By Axiom Consulting Partners

With today’s rapidly shortening strategy cycles and hyper-speed evolution of business models, the ability to innovate offerings and path to market is more important than ever. In this environment, everyone is talking about open innovation and its benefits: breadth of inputs, technologies and models, and speed of solution development and deployment. This trend makes it all the more important to distinguish between smartly utilizing open innovation techniques versus outsourcing your entire innovation agenda and capability. Does your organization know the difference and act accordingly?

To start, what do we mean when we talk about open innovation? In simplest terms, open innovation brings multiple outside inputs, voices and partners at different points to your innovation efforts to broaden insights and thinking in order to create possible “answers” (ideas, technologies, business models, ventures). Sounds good so far.

But what happens when this is taken to such an extreme that the entire innovation and thought process basically becomes a technology or business model “beauty pageant”? That is, the entirety of your innovation efforts are driven by outside vendor reviews, technologies, and start-ups seeking capital. How do you avoid the trap of approaching innovation as shiny object selection (only!).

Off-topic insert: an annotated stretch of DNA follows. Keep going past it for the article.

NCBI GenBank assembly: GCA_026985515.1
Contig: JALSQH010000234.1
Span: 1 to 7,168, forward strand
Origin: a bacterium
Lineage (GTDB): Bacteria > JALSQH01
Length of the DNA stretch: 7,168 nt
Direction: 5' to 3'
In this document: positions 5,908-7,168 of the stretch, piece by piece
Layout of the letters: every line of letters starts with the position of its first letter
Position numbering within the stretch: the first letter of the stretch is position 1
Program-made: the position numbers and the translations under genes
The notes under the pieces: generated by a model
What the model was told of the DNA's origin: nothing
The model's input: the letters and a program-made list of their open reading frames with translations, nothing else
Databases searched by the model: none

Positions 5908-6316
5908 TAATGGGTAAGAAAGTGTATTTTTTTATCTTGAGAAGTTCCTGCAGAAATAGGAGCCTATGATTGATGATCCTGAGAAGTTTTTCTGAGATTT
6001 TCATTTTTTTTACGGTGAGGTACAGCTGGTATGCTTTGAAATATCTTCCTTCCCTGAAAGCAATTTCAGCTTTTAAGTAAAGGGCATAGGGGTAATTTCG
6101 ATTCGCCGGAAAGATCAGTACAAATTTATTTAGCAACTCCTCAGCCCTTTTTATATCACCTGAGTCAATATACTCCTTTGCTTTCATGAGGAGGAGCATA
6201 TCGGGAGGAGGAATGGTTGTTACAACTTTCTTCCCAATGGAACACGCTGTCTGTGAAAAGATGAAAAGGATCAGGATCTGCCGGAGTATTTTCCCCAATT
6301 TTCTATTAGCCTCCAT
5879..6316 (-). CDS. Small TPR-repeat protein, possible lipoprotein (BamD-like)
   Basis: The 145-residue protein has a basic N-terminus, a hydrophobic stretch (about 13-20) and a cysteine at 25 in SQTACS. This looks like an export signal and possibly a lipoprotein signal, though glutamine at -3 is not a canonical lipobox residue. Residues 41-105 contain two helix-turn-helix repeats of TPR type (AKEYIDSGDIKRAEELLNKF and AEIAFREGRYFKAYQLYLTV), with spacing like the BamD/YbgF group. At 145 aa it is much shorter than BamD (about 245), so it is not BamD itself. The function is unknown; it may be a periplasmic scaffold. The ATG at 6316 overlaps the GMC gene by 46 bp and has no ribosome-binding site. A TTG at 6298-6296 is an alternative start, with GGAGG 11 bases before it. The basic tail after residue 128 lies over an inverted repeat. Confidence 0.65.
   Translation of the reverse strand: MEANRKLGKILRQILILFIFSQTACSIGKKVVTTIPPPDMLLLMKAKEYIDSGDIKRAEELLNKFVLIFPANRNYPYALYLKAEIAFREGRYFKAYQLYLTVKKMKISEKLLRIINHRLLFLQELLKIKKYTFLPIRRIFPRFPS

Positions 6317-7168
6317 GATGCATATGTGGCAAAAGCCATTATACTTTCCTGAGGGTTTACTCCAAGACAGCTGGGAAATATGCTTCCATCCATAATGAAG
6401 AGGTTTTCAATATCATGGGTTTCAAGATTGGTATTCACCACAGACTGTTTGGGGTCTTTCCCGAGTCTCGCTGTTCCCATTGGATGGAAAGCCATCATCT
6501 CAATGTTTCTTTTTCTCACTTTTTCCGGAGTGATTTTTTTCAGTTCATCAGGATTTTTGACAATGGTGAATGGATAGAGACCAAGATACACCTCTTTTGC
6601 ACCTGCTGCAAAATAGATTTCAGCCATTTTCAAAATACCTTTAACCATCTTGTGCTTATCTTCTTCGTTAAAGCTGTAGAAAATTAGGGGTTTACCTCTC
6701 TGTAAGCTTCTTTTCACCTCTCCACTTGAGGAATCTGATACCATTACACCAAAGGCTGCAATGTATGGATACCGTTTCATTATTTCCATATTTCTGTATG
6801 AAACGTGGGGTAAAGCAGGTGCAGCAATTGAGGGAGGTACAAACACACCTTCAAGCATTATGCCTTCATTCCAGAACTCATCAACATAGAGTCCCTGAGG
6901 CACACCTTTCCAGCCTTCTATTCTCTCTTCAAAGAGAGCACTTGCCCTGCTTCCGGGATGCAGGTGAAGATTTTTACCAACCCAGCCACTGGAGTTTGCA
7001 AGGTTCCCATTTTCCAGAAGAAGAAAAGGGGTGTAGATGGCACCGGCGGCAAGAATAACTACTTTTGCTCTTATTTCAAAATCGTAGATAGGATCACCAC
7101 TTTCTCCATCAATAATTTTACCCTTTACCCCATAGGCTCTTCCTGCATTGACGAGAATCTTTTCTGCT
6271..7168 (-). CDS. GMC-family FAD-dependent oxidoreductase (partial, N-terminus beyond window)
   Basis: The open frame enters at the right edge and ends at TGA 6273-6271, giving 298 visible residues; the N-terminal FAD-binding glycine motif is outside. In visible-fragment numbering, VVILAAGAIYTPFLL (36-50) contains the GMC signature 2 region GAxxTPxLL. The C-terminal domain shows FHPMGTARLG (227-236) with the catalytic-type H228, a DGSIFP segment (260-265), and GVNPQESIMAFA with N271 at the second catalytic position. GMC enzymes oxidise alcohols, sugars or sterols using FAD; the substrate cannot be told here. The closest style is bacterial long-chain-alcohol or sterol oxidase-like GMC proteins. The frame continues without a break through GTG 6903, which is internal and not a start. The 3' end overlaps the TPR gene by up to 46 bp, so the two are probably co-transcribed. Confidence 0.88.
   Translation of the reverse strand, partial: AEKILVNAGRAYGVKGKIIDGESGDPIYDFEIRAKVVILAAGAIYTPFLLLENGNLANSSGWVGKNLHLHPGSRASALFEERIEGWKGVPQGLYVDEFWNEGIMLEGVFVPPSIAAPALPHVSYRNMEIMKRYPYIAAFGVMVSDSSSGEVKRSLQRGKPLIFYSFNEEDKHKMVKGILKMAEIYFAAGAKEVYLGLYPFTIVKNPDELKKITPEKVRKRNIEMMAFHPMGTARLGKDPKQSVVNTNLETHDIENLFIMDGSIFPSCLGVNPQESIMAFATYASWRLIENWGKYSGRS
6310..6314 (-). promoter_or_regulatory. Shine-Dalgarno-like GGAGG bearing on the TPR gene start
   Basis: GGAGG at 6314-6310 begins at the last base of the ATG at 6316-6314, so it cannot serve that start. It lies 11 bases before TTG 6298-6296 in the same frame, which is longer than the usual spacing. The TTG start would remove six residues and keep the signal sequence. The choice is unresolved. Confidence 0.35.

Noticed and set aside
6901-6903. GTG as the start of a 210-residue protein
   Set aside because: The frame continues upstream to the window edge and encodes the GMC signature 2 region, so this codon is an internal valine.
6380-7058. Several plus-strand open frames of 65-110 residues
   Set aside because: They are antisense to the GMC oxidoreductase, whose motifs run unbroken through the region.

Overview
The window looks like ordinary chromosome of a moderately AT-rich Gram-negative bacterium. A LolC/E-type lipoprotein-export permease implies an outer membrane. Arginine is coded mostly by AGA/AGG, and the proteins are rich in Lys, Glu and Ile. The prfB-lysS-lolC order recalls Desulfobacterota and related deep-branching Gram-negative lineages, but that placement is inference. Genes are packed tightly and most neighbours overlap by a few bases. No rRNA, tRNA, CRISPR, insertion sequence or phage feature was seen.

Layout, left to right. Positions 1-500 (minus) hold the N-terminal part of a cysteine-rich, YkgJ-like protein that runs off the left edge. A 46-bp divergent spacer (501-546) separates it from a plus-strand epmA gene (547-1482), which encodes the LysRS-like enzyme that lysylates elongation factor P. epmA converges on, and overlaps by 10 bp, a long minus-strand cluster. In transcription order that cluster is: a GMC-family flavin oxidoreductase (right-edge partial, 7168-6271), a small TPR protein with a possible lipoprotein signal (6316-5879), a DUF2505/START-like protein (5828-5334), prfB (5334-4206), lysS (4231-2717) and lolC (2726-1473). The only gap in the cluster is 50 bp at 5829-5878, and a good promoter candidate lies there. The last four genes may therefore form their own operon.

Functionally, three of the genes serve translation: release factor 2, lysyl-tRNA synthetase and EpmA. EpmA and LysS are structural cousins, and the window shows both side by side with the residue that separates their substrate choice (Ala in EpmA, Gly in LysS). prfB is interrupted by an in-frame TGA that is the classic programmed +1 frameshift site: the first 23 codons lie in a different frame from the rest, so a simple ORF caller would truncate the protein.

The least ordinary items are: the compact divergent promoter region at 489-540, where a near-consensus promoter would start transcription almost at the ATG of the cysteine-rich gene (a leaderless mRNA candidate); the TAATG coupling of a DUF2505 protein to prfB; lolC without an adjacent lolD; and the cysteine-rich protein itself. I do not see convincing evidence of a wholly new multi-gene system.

To be clear, these mechanisms certainly have their places and uses. But the big health warning we’re offering here is:  Don’t let this approach become your entire innovation system. If you do, the odds are you won’t optimize your innovation agenda and results. Defaulting to this approach (or “punting” as they say), means that:

  • You won’t create a robust point-of-view about innovation focus areas, and what unmet needs you must solve for.
  • You won’t build any real internal innovation “muscle” (capability) and thus likely won’t be able to maintain a strong level of performance over time.
  • And most problematic, you’ll leave your innovation fate in the hands and minds of outsiders (and if you think that sounds inauspicious, you’re right).


What exactly are the do’s and don’ts that will help you strike the right balance of being the master of your own innovation agenda, while still availing yourself of the advantages of open innovation techniques? If you are doing most or all of these, you should be in pretty good shape. If not, you may want to re-assess your innovation agenda ownership and approach and look to build more robust internal innovation muscle and capability.


Proactively create a point-of-view on strategic innovation focus areas that will broadly but clearly define spaces toward which you want to aim your innovation efforts and investments. Innovating “randomly” or chasing every one-off idea leads to wheel-spinning, wasted investment, and a lack of forward progress that increases skepticism about the innovation “system.”